Having a batch of cookie dough in your freezer can be handy if you want a quick and fun baking activity with your kids or when your in-laws surprise you with their visit and you desperately need something to offer them. But how long can you store premade cookie dough safely in your freezer? This article will answer your question, along with how to tell if your cookie dough isn’t safe to use anymore.
How to Store Cookie Dough in the Freezer?
If you are freezing commercially produced cookie doughs, check the expiration date before buying them. This isn’t the same as best by date – which only indicates the best quality.
If you make cookies and have some cookie dough left over, cover it in plastic wrap or freezer paper for easier dough defrost. Or, better yet, put it in an airtight container lined with parchment paper so that it will be ready for your next baking journey.
Storing Different Types of Dough
Store-bought frozen cookie doughs have short shelf lives – lasting from two weeks to six months when frozen. This is particularly true if they are already portioned into the appropriate cookie dough balls most cookie recipes require. If you freeze the dough after having it in the refrigerator, this may reduce its shelf life.
Fortunately, the mass-produced cookie dough you will find in the freezer section of most supermarkets is made with a specific freezer sealing technology, so it has a bit longer shelf life. These will typically last 9 to 12 months in the freezer in an air-free container.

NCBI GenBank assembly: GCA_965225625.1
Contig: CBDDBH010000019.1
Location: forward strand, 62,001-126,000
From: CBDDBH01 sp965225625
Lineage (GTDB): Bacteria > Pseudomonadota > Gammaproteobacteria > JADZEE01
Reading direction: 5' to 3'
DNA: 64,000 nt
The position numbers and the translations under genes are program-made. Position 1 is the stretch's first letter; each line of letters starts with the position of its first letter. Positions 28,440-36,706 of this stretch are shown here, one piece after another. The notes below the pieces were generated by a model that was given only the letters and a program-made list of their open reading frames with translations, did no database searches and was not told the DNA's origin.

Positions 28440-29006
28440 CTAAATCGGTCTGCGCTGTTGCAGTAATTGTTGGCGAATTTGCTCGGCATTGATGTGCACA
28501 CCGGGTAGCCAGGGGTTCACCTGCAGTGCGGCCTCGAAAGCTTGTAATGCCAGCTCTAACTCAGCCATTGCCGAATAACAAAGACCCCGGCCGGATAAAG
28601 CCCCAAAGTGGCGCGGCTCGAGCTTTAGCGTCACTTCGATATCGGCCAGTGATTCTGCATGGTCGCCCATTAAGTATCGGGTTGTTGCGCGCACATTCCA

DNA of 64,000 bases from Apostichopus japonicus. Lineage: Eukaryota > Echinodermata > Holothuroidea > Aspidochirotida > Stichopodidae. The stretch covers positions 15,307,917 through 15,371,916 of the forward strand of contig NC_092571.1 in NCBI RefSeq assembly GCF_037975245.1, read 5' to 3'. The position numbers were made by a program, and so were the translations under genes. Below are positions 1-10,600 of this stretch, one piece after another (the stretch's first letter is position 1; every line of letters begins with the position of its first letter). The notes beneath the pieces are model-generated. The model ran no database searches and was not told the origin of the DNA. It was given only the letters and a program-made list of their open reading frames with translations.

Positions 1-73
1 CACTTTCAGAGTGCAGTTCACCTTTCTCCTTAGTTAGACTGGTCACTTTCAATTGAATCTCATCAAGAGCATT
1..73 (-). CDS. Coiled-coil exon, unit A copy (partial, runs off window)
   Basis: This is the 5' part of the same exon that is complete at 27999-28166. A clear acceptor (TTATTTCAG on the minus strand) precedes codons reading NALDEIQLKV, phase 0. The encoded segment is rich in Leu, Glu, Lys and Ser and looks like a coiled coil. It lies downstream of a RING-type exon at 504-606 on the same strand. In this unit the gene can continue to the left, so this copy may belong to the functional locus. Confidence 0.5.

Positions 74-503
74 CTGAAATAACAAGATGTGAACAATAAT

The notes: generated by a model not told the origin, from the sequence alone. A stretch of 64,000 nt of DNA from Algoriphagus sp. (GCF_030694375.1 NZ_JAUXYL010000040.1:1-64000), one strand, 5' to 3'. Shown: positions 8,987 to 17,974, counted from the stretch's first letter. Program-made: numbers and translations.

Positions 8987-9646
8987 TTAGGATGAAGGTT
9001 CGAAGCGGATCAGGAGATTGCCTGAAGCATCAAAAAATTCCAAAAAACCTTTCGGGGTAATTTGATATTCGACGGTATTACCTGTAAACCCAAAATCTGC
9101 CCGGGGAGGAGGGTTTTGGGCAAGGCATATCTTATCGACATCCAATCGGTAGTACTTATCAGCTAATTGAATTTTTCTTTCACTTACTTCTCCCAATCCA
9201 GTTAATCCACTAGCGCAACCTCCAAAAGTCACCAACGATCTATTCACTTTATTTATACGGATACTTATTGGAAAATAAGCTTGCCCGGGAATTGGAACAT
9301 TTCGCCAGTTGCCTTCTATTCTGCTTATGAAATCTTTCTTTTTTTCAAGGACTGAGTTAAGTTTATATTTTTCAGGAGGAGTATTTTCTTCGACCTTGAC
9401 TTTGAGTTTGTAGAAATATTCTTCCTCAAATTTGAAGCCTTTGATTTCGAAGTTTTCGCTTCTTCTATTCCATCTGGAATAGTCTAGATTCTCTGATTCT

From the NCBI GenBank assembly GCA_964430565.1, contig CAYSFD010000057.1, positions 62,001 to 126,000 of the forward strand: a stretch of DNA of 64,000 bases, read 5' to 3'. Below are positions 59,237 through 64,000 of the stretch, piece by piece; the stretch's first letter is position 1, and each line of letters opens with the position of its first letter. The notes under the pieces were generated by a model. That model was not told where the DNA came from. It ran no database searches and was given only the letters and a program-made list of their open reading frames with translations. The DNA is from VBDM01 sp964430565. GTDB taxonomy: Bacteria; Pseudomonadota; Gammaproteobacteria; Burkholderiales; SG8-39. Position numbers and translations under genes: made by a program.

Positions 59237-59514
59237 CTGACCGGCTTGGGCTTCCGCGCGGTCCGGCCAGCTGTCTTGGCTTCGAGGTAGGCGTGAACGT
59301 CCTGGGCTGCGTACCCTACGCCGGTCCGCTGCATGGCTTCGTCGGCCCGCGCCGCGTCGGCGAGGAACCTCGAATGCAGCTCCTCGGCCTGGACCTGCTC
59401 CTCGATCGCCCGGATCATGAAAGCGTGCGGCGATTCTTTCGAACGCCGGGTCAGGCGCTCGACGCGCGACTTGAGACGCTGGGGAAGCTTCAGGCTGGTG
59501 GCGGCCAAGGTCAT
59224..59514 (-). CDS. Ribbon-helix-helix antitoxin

While it may taste better for particular baking recipes, homemade cookie dough typically has fewer preservative properties and is often left at room temperature beforehand. Due to this, this type of frozen cookie dough would have a much shorter shelf life.
What Makes Cookie Dough Go Bad?
Most cookie dough recipes use raw eggs as the main ingredient, which is the most common cause of bad cookies. Eggs carry several types of bacteria that cause food poisoning – and the sugar and other ingredients used in doughs make the perfect substrate for their growth.
While freezing cookie dough may delay this, it will get spoiled over time. Even if your store-bought cookie dough doesn’t include eggs, it may contain sugar, baking soda, chocolate chips, or other cookie fillings that will eventually spoil.
How to Tell if the Cookie Dough Has Gone Bad?
The easiest way to tell if the cookie dough is bad is to observe its surface after thawing it in the fridge. The usual signs are discoloration of the edges and a sour smell. The dough balls may have a dryer surface, thicker texture, and a bitter taste, especially if it was made with eggs.
While mold is more common if you keep the dough in the fridge, it may also appear on the surface of frozen dough. If you couldn’t see any obvious signs on the frozen raw cookie dough itself – but your freshly baked cookies taste funny – your cookie dough is bad.
Now that you’ve learned how long you can keep cookie dough in your freezer, it will be easier to keep up with your cookie dough repertoire. If you are still concerned about the safety issue and don’t want to freeze cookie dough, you can always opt for freezing baked cookies, like soft almond and sugar cookies.